Love it … don’t you?
The Guardian doesn’t like Sydney’s rain
Yesterday’s Guardian (UK) online has an article titled “Ten thoughts to take from the Sydney Writers’ Festival”. The article is more entertaining than usefully edifying, but I did love “Five: on euphemisms” regarding “the sorts of euphemisms reviewers use to disguise their negative thoughts on books”. James Ley said that “‘Interesting’ is a usefully neutral term”, and Susan Wyndham suggested that “ambitious” is helpful, saying that “you don’t necessarily have to say whether the work achieved those ambitions or not”! I have two somewhat contradictory questions to ask you regarding this. Should reviewers disguise their negative thoughts? And, what euphemisms do you use? I must say that I try very hard not to use “interesting”!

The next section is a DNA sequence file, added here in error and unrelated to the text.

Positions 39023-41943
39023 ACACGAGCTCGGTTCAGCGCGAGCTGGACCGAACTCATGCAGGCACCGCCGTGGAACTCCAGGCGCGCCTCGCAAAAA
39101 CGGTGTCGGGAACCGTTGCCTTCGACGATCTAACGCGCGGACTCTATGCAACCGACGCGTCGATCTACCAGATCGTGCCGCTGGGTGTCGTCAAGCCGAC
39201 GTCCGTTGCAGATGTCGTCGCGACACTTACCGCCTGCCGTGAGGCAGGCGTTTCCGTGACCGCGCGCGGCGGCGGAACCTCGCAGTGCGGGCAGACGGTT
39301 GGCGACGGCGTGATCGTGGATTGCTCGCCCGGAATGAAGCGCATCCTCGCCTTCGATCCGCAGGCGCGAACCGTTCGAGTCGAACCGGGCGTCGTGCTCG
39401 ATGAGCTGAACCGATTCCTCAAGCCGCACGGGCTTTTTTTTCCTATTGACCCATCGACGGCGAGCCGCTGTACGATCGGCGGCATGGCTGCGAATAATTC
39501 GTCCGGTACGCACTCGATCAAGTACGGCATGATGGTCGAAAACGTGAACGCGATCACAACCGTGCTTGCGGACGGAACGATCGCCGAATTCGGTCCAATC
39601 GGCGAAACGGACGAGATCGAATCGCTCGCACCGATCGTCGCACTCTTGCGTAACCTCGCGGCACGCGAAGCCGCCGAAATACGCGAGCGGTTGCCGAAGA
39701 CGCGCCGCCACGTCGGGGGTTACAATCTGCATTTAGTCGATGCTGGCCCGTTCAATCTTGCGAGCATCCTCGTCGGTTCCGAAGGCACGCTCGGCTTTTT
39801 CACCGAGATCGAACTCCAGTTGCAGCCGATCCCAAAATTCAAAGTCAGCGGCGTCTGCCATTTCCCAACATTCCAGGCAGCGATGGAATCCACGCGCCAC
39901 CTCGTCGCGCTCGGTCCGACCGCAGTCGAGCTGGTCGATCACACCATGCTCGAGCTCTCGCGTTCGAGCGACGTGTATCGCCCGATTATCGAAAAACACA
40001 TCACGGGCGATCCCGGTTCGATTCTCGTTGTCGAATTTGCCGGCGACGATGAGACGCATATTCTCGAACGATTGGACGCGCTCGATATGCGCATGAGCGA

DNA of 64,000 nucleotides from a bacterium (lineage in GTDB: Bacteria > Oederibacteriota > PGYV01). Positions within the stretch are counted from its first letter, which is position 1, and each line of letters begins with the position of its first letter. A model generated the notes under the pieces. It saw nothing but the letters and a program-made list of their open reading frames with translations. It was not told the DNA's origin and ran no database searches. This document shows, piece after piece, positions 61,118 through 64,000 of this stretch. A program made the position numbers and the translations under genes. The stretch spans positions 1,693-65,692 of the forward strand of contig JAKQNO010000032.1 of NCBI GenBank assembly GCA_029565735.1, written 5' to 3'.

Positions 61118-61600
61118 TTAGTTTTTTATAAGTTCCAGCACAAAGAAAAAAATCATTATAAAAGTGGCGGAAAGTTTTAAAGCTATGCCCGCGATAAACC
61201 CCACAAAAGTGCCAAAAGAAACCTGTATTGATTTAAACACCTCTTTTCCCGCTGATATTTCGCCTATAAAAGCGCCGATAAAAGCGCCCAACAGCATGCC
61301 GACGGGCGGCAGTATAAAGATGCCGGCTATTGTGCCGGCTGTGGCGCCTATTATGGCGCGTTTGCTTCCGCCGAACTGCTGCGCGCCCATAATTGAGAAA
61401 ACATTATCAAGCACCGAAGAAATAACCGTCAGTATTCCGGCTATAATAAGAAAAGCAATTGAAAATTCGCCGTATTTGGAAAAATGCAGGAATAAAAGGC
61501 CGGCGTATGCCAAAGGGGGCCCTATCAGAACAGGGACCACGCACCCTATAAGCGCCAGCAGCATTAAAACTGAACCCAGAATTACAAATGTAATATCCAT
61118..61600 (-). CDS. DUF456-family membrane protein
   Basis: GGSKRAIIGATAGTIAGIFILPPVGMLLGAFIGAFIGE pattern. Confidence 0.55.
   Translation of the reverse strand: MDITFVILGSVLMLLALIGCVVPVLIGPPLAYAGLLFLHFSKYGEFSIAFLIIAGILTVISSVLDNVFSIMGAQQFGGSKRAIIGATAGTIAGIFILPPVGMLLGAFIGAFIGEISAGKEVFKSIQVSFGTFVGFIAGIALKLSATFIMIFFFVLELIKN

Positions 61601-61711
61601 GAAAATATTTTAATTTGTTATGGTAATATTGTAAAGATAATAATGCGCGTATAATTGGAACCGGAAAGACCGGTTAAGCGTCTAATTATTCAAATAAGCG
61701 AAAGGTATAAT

But, what really made me laugh was the Guardian‘s parenthetical eleventh thought that “Sydney doesn’t do rain well. Know that you will not be able to buy an umbrella at the festival, anywhere, ever.” The Guardian people clearly aren’t used to a country where drought is common! It wasn’t until we travelled to Japan that we discovered there are countries which sell umbrellas everywhere.